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Re: CSS and accessibility

From: Elizabeth J. Pyatt <ejp10@psu.edu>
Date: Mon, 8 Aug 2005 09:24:14 -0400
Message-Id: <p06230901bf1d0b31f033@[128.118.8.31]>
To: w3c-wai-ig@w3.org

Joe Clark wrote:


>One's esteemed colleague Richard Rutter asks what specific benefits 
>for accessibility CSS actually has.
>
><http://www.clagnut.com/blog/1553/>
>
--

I agree that caution should be used in equating CSS with 
accessibility - you can create inaccessible (but valid) CSS as easily 
as inaccessible HTML.

But there are some tangible benefits including:
a. better margin control than you can get with plain HTML - no more 
text running to the side
b. ability to increase line spacing for readability.
c. the ability to create rollover links without javascript - screen 
readers see these as "regular" links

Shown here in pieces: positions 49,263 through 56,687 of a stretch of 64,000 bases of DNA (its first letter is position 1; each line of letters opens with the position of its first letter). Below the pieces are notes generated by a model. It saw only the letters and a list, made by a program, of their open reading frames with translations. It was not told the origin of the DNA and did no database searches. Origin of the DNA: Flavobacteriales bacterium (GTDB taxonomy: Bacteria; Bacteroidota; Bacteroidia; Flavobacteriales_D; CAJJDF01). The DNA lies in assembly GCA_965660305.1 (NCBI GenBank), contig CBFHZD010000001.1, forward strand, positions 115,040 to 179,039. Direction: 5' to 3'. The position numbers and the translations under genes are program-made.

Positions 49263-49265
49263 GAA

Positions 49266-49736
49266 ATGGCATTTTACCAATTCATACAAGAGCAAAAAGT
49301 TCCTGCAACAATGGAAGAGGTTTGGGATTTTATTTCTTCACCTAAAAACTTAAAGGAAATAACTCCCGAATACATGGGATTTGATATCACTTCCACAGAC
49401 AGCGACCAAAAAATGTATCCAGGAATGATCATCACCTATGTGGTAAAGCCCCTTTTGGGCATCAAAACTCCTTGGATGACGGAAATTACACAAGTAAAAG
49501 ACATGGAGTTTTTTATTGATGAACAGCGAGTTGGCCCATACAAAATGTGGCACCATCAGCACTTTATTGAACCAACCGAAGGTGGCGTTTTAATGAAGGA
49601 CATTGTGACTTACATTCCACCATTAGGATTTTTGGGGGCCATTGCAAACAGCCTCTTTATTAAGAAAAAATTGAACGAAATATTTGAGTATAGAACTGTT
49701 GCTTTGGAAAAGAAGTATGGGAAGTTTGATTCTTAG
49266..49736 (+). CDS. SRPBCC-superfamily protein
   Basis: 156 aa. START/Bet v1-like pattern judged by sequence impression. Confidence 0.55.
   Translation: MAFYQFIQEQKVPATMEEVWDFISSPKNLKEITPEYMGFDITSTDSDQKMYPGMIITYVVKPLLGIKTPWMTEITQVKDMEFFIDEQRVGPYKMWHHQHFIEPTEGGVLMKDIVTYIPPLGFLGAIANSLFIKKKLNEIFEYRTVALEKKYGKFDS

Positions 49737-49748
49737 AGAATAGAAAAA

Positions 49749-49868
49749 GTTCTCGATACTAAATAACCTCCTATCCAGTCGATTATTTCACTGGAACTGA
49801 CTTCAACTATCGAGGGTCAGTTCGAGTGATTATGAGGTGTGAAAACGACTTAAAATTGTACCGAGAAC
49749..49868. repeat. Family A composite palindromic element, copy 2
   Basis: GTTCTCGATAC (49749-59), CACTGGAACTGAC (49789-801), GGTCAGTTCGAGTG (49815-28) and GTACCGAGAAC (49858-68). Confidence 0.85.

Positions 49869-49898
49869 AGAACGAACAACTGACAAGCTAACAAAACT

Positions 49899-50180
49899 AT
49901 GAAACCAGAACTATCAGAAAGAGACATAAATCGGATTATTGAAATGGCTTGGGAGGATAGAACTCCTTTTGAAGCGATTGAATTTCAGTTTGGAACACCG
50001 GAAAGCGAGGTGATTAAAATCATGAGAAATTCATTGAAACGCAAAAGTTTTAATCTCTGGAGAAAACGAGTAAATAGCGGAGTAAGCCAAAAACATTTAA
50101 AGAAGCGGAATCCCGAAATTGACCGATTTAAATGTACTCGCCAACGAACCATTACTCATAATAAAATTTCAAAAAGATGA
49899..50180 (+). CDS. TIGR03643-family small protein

d. control some aspects of layout without HTML TABLE's (I did finally 
realize that screen readers announce all tables in advance, even the 
layout tables)

In fact, the Penn State accessibility Website has a page on just this issue
http://tlt.its.psu.edu/suggestions/accessibility/css.html

And reducing the amount of HTML clutter with CSS reduces download 
times of pages, which does benefit everyone.

Elizabeth


-- 
=-=-=-=-=-=-=-=-=-=-=-=-=
Elizabeth J. Pyatt, Ph.D.
Instructional Designer
Education Technology Services, TLT/ITS
Penn State University
ejp10@psu.edu, (814) 865-0805 or (814) 865-2030 (Main Office)

210 Rider Building II
227 W. Beaver Avenue
State College, PA   16801-4819
http://www.personal.psu.edu/ejp10/psu
http://tlt.psu.edu
Received on Monday, 8 August 2005 13:46:26 GMT

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